Transit Benefit Index: A Comprehensive Index for Capturing Externalities in Transit Planning

Document Type

Journal Article

Publication Date


Subject Area

place - south america, place - urban, mode - bus, mode - bus rapid transit, mode - car, planning - methods, planning - travel demand management, economics - subsidy, economics - capital costs


planning and analysis, public transportation, planning and development, general


This research provides a methodology for estimating the total societal benefit generated from substituting private vehicle trips with public transportation trips. The external costs of private and public transportation were estimated using a base case travel demand model and then a mode shift was simulated to calculate the effects of shifting one full transit unit (e.g., bus) of demand from a private to public mode. This shift was performed for all origin–destination (O-D) pairs in a region to find the O-D pairs that resulted in the greatest net benefit. These benefits were then normalized using the total automobile vehicle kilometers traveled removed from the network to generate a “transit benefit index.” This methodology was applied to a case study of the city of Bogotá, Colombia. A total of 102 scenarios were simulated: a 2 in base case, and 10 total sensitivity analyses, each including two transit provision alternatives. The results were contrasted with the cost of a new transit unit—a new bus in this case—revealing that the total economic benefit derived from 1 year of increased transit ridership was larger than the financial cost of a new bus to the transit operator. These results suggest that the City of Bogotá should consider further subsidies to transit fares to increase ridership and mitigate externalities.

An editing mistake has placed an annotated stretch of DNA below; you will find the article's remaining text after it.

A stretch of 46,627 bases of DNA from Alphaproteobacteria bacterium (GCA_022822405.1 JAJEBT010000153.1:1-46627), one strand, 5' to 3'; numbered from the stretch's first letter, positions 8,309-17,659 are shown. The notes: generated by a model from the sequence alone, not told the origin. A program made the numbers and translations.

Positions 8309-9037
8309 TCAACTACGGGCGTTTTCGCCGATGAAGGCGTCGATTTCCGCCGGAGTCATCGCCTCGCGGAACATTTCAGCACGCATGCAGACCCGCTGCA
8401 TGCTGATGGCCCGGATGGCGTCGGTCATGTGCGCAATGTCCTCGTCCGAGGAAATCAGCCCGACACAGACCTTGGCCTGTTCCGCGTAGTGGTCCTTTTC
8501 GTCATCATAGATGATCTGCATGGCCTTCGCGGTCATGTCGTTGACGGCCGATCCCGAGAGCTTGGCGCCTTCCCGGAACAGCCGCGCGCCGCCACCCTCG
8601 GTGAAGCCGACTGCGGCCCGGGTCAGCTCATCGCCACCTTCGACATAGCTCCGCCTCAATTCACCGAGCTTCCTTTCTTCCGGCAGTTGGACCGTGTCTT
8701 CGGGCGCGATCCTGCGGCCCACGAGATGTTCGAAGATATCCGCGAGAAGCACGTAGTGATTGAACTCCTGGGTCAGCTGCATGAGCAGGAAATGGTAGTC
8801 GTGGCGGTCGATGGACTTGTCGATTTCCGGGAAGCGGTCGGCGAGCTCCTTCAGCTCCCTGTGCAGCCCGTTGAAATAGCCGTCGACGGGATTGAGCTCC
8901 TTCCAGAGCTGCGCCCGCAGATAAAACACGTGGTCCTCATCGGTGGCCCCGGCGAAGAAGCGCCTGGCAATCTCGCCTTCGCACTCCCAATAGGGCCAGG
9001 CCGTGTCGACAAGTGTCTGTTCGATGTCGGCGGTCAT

Permission to publish the abstract has been given by SAGE, copyright remains with them.